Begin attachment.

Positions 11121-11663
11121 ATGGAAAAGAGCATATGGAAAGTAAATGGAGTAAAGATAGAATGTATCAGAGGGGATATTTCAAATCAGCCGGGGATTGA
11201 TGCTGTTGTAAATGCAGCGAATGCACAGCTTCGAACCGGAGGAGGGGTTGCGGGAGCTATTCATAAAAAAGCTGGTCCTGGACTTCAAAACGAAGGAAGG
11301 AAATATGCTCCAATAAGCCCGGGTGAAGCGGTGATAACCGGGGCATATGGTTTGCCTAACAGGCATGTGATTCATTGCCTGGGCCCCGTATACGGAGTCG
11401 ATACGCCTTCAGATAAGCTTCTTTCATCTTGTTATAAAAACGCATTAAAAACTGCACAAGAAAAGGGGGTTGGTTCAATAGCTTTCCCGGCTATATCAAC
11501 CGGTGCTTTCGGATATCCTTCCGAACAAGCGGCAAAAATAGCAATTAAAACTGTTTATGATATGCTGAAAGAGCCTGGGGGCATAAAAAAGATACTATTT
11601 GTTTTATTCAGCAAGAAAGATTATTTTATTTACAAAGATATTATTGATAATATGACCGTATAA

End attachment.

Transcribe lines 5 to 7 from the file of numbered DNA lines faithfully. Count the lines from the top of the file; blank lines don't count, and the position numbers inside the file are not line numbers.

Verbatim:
11401 ATACGCCTTCAGATAAGCTTCTTTCATCTTGTTATAAAAACGCATTAAAAACTGCACAAGAAAAGGGGGTTGGTTCAATAGCTTTCCCGGCTATATCAAC
11501 CGGTGCTTTCGGATATCCTTCCGAACAAGCGGCAAAAATAGCAATTAAAACTGTTTATGATATGCTGAAAGAGCCTGGGGGCATAAAAAAGATACTATTT
11601 GTTTTATTCAGCAAGAAAGATTATTTTATTTACAAAGATATTATTGATAATATGACCGTATAA